May 2008  

 

Our May meeting is always a members evening, coinciding as it does with the bank holiday. We took the opportunity to use our newly acquired digital projector to show some films of London Docks and the Thames taken during various decades of the last century. This was an evening of nostalgia viewing docks long since redeveloped and ships long departed

 

 

 

June 2008  

 

 

 

 

 

                                  

 

 We had nearly a “full house” at our June meeting when Andy Skarstein presented an illustrated talk on his time with Clan Line in the mid to late 1970’s.This was a typical voyage from the UK to Cape Town via the Mediterranean and the Suez Canal on the general cargo ship CLAN MACINDOE. She was a vessel of 7,395 g.r.t. built in Glasgow by John Brown’s in 1959. She became GULF HERON when sold in 1979. Because of foggy conditions, the voyage through Suez was delayed, but being anchored off the Port Operations Building at Port Said gave a good opportunity to photo some of the local ferries, dredgers and tugs, and then the ships approaching in the north bound convoy. One of the largest of these was the 1973 built NEDLLOYD DELFT of 58,716 grt. Andy also showed us pictures of the passage through the canal and of the war damage in the town of Ismailia on the Great Bitter Lake. First port of call was Al Aqabah in Jordan where it was explained that due to its nearness to the Israeli border ones navigation had to be good so as not to create an international incident! Further calls were made at Djibouti where units of the French Navy were present, Dar es-Salem, Macala, Beira, Maputo (Laurenco Marques), Durban, East London, and Cape Town.These ports were busy with ships of all types and nationalities but it was surprising how many were U.K. built. Ships prefixed KOTA of the PIL line were also quite prolific. It was also interesting to see a large number of elderly craft within port installations. A large proportion of tugs were still coal fired, and one bucket-dredger originally built in Glasgow and working in East London dated from 1925.Andy’s photos also covered pictures of the dock hinterland at various ports. One of particular interest was of locomotives on the narrow gauge railway at Durban, at least one of which is now running on the Welsh Highland Railway in North Wales.Andy was also present in East London to photograph the last voyage of SA ORANGE and WINDSOR CASTLE from the port. He was also in Cape Town to witness the final departures of both AUSTRALIS and REINA del MAR whilst on his first trip at sea on ROTHESAY CASTLE.The evening was most enjoyable with a lot of audience participation, and we thank Andy for braving the awful weather and the M25 to come and give his excellently researched presentation.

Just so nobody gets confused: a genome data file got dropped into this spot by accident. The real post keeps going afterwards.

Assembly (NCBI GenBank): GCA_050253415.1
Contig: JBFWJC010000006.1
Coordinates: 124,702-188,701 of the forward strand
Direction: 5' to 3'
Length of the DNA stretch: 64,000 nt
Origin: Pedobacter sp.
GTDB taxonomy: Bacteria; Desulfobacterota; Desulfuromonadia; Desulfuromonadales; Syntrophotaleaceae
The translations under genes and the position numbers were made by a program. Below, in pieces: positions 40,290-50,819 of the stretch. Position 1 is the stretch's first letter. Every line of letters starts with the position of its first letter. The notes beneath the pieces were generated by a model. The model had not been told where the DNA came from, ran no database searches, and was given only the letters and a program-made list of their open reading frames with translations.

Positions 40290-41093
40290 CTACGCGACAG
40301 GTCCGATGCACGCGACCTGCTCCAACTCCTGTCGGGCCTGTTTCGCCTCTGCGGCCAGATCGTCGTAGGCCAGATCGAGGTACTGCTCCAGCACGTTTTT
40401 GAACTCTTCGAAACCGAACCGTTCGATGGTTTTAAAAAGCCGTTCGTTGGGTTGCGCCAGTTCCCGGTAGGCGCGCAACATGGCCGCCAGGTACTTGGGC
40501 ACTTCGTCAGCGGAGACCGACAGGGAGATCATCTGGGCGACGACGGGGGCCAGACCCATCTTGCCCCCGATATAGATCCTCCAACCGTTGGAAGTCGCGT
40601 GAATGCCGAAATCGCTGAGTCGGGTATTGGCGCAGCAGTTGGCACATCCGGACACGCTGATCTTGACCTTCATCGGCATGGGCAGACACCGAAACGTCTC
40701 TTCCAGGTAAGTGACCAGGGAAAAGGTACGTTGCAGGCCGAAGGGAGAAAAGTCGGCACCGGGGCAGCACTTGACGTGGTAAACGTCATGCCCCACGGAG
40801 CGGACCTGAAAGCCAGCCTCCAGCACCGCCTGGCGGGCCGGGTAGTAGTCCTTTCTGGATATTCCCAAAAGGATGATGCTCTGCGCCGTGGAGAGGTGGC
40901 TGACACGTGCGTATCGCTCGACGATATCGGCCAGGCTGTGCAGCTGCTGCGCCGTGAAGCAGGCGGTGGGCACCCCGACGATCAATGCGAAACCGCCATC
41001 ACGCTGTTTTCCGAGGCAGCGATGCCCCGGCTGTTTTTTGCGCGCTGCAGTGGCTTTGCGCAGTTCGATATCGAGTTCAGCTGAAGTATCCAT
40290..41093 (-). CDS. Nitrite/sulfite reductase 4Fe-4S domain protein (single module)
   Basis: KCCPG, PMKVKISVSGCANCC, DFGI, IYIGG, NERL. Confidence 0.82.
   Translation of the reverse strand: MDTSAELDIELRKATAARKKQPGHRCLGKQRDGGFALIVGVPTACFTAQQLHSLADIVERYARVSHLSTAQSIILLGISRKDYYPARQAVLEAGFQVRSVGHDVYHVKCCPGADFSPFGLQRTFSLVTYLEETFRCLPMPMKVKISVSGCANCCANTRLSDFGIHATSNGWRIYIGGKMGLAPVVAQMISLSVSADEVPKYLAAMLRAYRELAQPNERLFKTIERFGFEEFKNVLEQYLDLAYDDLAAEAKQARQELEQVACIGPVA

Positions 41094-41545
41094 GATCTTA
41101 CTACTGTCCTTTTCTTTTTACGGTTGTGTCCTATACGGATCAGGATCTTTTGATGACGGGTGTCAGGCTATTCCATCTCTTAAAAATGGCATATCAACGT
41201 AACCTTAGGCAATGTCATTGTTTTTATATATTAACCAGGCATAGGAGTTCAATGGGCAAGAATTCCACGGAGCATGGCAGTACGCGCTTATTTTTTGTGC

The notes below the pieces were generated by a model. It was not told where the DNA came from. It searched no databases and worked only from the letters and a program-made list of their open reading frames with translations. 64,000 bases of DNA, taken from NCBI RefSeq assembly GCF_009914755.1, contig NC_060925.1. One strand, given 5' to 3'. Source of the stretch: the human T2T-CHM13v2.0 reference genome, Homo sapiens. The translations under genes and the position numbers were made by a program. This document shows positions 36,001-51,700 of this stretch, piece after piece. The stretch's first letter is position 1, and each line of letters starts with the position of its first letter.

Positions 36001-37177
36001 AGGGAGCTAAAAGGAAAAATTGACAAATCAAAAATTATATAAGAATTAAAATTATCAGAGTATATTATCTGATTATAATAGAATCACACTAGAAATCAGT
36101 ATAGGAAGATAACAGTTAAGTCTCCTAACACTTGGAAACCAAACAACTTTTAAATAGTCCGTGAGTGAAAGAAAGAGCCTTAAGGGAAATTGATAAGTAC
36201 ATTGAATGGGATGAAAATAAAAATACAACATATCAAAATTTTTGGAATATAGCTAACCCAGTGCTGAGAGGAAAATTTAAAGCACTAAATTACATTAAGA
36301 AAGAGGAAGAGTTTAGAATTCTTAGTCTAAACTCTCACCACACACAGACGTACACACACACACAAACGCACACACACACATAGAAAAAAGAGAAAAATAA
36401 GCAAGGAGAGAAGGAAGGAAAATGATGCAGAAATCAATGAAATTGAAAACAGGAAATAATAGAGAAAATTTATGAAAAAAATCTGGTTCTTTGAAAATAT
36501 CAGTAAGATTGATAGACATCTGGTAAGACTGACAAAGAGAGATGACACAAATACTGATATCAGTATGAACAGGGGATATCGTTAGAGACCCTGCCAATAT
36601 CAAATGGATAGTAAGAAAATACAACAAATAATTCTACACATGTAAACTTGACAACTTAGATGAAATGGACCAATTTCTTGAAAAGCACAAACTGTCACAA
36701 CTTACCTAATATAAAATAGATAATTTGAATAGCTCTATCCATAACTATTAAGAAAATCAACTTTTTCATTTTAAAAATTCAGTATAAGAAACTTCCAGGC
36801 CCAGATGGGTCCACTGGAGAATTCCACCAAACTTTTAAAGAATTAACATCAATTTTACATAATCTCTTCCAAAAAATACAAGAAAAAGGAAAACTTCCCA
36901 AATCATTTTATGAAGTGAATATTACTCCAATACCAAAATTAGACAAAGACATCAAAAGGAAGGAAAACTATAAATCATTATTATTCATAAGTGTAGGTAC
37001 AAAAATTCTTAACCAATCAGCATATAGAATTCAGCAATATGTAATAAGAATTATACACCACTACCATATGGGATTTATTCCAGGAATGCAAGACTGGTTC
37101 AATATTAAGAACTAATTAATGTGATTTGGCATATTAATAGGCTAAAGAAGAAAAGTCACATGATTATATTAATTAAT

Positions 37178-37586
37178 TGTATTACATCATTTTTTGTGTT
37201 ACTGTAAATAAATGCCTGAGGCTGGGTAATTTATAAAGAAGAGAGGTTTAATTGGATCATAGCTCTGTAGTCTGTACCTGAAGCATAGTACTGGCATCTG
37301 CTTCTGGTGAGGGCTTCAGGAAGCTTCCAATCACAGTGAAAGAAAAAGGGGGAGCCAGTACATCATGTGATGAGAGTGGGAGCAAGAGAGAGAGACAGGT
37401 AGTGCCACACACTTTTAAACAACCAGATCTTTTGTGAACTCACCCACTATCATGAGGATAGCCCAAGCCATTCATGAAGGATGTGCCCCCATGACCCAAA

July 2008

 

At our July meeting we put our new digital projector to good use and showed some interesting older films of cargo ships around the world and some film of more modern bulk carriers and container ships under way in some heavy seas.

 

 

 

August 2008

 

 

  

 

    A panorama of Erith waterfront.